• Stanley Fish, remembering the rise of "French Theory in America" and the Culture Wars they inspired. I went to college in the 80's and lit theory was a temporary, but fascinating, stage in that aforementioned mutation. There's certainly a tension between the deconstructionist worldview (and its antecedents) and the "naive" (oy) scientific realist view most of us working scientist have to adopt (with some hardship, in my case) to stay sane -- as well as to write plausible accounts of our research. But when you notice that data never speaks for itself (even if we've all heard our colleagues claim that "the data say..." something or another, usually in support of their view of things), and that two different people can make equally consistent stories for data sets (until the decisive experiment arrives!) it's nice to know that you're not alone:
    ...[The] program of drawing closer and closer to a truth independent of our discursive practices, a truth that, if we are slow and patient in the Baconian manner, will reveal itself and come out from behind the representational curtain — is not, according to [the deconstructionist way of] thinking, realizable...That’s a loss, but it’s not a loss of anything in particular. It doesn’t take anything away from us. We can still do all the things we have always done; we can still say that some things are true and others false, and believe it; we can still use words like better and worse and offer justifications for doing so. All we lose (if we have been persuaded by the deconstructive critique, that is) is a certain rationalist faith that there will someday be a final word, a last description that takes the accurate measure of everything. All that will have happened is that one account of what we know and how we know it — one epistemology — has been replaced by another, which means only that in the unlikely event you are asked “What’s your epistemology?” you’ll give a different answer than you would have given before. The world, and you, will go on pretty much in the same old way.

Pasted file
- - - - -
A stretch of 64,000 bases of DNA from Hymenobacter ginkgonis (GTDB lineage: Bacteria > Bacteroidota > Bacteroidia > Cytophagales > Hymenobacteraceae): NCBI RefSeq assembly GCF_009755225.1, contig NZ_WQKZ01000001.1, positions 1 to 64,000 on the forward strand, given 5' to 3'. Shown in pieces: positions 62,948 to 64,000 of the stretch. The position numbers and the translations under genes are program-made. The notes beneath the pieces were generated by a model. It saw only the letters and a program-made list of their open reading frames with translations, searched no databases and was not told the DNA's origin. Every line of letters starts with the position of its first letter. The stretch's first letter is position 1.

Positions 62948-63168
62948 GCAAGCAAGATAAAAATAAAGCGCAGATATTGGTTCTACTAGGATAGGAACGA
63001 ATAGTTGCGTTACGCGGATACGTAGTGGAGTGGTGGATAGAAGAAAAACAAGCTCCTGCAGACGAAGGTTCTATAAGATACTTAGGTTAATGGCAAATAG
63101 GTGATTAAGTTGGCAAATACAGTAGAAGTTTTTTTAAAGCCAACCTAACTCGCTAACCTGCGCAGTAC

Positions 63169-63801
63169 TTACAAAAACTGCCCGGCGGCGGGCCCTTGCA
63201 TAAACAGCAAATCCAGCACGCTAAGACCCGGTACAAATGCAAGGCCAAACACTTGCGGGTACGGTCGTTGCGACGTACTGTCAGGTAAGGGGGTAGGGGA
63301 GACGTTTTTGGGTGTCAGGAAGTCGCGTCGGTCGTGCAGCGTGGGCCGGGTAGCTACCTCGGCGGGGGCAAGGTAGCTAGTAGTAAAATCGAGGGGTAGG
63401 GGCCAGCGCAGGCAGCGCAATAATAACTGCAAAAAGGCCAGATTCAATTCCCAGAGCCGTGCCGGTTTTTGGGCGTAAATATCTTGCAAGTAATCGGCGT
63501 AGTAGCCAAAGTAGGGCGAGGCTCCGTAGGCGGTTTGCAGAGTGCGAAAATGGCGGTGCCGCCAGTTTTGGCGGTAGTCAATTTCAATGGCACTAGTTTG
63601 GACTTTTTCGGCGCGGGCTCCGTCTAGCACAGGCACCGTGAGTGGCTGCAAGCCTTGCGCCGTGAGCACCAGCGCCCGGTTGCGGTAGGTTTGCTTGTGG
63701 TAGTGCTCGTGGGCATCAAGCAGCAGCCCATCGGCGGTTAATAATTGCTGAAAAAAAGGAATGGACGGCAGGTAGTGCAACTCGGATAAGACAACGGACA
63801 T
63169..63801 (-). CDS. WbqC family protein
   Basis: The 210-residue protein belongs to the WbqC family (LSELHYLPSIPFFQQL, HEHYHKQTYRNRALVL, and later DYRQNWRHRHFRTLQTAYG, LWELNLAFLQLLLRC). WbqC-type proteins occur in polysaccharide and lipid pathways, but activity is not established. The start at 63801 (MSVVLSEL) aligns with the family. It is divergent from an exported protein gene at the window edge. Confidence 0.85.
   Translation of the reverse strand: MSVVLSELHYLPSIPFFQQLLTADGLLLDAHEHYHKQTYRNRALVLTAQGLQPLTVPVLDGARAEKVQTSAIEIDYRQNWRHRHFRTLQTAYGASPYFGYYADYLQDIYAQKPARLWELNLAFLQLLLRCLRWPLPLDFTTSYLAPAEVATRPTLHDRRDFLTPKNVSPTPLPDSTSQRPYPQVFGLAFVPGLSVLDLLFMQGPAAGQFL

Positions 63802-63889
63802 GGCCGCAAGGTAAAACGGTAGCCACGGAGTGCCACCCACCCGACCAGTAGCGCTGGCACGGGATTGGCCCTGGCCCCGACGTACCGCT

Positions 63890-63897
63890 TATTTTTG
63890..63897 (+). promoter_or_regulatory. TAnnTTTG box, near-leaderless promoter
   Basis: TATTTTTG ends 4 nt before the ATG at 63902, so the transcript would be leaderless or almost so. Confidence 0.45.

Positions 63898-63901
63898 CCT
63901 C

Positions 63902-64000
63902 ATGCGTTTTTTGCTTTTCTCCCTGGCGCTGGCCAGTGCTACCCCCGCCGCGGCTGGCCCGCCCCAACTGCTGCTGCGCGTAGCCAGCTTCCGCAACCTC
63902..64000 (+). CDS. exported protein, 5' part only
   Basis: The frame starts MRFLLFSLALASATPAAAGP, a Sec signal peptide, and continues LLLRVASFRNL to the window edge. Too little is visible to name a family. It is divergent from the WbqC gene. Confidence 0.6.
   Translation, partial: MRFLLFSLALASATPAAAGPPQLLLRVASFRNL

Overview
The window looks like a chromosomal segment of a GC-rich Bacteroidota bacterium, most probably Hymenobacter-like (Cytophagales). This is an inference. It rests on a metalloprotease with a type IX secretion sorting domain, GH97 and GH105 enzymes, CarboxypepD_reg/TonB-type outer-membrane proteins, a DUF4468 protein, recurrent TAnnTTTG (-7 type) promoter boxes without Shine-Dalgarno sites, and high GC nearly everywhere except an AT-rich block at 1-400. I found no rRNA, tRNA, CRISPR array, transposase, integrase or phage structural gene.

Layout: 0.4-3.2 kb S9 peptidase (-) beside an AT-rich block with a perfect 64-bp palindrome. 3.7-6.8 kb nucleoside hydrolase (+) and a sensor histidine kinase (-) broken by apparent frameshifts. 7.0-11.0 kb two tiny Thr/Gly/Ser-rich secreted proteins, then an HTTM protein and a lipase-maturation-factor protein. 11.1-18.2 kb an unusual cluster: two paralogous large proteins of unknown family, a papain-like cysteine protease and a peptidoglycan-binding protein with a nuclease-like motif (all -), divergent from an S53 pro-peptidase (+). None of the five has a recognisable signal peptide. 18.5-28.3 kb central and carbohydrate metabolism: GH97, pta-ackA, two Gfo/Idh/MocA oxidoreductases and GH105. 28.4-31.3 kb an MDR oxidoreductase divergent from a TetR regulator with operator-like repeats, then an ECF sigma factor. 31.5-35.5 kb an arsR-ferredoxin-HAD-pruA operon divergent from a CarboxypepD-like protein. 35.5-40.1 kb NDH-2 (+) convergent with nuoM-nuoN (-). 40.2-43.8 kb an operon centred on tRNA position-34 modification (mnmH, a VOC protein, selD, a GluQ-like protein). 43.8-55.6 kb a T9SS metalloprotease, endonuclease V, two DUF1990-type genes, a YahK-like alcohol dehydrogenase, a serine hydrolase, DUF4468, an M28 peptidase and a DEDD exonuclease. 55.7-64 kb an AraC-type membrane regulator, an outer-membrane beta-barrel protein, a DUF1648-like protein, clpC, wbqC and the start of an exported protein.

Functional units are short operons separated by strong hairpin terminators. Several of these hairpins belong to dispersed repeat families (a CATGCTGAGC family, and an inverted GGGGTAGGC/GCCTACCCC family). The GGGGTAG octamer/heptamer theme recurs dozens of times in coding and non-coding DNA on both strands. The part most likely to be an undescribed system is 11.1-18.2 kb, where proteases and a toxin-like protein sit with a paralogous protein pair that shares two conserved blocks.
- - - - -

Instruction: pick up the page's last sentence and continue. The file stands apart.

• And a statue of Aristotle has just arrived in Queens.
I always wonder if the life of the mind is under attack by the onslaught of media and the technology which delivers it. You see so many kids (and their parents) so focussed on keeping busy. But I always figure that the mind will eventually reclaim it's own (Word) as the busy generation starts to burn out and reflect a bit. Then again, maybe I'm still just a romantic -- from the Times:
Barry Loewer, the [Rutgers philosophy] department chairman, said that Rutgers started building its philosophy program in the late 1980s, when the field was branching into new research areas like cognitive science and becoming more interdisciplinary. He said that many students have double-majored in philosophy and, say, psychology or economics, in recent years, and go on to become doctors, lawyers, writers, investment bankers and even commodities traders.

As the approach has changed, philosophy has attracted students with little interest in contemplating the classical texts, or what is known as armchair philosophy. Some, like Ms. Onejeme, the pre-med-student-turned-philosopher, who is double majoring in political science, see it as a pre-law track because it emphasizes the verbal and logic skills prized by law schools — something the Rutgers department encourages by pointing out that their majors score high on the LSAT.

Other students said that studying philosophy, with its emphasis on the big questions and alternative points of view, provided good training for looking at larger societal questions, like globalization and technology.
OK, philosophy as a means rather than an end. At least it's a start.